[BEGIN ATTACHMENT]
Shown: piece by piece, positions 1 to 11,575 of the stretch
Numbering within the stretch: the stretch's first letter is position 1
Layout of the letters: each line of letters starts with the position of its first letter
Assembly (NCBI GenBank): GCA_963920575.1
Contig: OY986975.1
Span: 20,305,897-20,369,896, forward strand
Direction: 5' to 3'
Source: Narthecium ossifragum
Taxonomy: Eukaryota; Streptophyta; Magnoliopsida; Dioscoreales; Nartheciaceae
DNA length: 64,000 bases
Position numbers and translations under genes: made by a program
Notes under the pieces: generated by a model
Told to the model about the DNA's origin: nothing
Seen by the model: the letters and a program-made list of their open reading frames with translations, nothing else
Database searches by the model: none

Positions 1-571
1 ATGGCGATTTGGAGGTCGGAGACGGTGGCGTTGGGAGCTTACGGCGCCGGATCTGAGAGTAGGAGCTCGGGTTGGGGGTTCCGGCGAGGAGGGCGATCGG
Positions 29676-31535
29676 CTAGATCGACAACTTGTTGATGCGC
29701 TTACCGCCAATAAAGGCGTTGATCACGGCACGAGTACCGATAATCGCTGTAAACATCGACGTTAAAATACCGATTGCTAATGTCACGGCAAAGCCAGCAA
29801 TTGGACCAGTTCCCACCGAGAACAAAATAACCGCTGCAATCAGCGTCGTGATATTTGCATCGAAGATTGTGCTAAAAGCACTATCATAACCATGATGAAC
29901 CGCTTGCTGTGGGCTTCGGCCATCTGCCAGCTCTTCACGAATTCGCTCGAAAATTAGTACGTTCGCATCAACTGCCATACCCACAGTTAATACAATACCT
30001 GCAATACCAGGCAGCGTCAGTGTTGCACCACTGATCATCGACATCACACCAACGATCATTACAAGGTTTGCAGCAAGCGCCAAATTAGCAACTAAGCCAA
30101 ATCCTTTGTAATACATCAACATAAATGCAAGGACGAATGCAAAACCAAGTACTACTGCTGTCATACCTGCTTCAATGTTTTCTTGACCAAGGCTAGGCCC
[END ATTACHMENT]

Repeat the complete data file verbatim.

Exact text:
Shown: piece by piece, positions 1 to 11,575 of the stretch
Numbering within the stretch: the stretch's first letter is position 1
Layout of the letters: each line of letters starts with the position of its first letter
Assembly (NCBI GenBank): GCA_963920575.1
Contig: OY986975.1
Span: 20,305,897-20,369,896, forward strand
Direction: 5' to 3'
Source: Narthecium ossifragum
Taxonomy: Eukaryota; Streptophyta; Magnoliopsida; Dioscoreales; Nartheciaceae
DNA length: 64,000 bases
Position numbers and translations under genes: made by a program
Notes under the pieces: generated by a model
Told to the model about the DNA's origin: nothing
Seen by the model: the letters and a program-made list of their open reading frames with translations, nothing else
Database searches by the model: none

Positions 1-571
1 ATGGCGATTTGGAGGTCGGAGACGGTGGCGTTGGGAGCTTACGGCGCCGGATCTGAGAGTAGGAGCTCGGGTTGGGGGTTCCGGCGAGGAGGGCGATCGG
Positions 29676-31535
29676 CTAGATCGACAACTTGTTGATGCGC
29701 TTACCGCCAATAAAGGCGTTGATCACGGCACGAGTACCGATAATCGCTGTAAACATCGACGTTAAAATACCGATTGCTAATGTCACGGCAAAGCCAGCAA
29801 TTGGACCAGTTCCCACCGAGAACAAAATAACCGCTGCAATCAGCGTCGTGATATTTGCATCGAAGATTGTGCTAAAAGCACTATCATAACCATGATGAAC
29901 CGCTTGCTGTGGGCTTCGGCCATCTGCCAGCTCTTCACGAATTCGCTCGAAAATTAGTACGTTCGCATCAACTGCCATACCCACAGTTAATACAATACCT
30001 GCAATACCAGGCAGCGTCAGTGTTGCACCACTGATCATCGACATCACACCAACGATCATTACAAGGTTTGCAGCAAGCGCCAAATTAGCAACTAAGCCAA
30101 ATCCTTTGTAATACATCAACATAAATGCAAGGACGAATGCAAAACCAAGTACTACTGCTGTCATACCTGCTTCAATGTTTTCTTGACCAAGGCTAGGCCC